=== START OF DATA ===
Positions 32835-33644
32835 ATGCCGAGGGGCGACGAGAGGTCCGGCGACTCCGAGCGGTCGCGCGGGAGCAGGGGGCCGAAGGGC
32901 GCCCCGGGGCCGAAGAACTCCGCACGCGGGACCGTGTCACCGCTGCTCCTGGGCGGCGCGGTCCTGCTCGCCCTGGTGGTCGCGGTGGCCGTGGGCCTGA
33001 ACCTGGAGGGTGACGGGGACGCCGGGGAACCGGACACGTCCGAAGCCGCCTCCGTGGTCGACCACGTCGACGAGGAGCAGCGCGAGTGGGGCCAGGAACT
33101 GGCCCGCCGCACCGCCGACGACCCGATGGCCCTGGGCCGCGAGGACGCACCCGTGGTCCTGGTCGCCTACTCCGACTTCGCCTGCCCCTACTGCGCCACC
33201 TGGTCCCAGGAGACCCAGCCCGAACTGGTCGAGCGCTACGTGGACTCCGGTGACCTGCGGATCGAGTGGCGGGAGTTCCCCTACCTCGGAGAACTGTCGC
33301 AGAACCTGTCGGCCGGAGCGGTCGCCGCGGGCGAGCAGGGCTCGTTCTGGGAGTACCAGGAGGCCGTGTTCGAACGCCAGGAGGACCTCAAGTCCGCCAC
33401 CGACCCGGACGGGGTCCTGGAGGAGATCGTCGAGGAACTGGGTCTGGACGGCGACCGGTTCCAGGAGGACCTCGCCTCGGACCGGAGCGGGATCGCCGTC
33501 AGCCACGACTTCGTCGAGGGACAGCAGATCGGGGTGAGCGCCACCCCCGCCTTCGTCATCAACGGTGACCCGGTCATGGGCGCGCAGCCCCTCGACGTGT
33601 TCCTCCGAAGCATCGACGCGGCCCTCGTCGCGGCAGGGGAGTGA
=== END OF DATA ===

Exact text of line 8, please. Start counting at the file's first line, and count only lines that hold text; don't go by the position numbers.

33401 CGACCCGGACGGGGTCCTGGAGGAGATCGTCGAGGAACTGGGTCTGGACGGCGACCGGTTCCAGGAGGACCTCGCCTCGGACCGGAGCGGGATCGCCGTC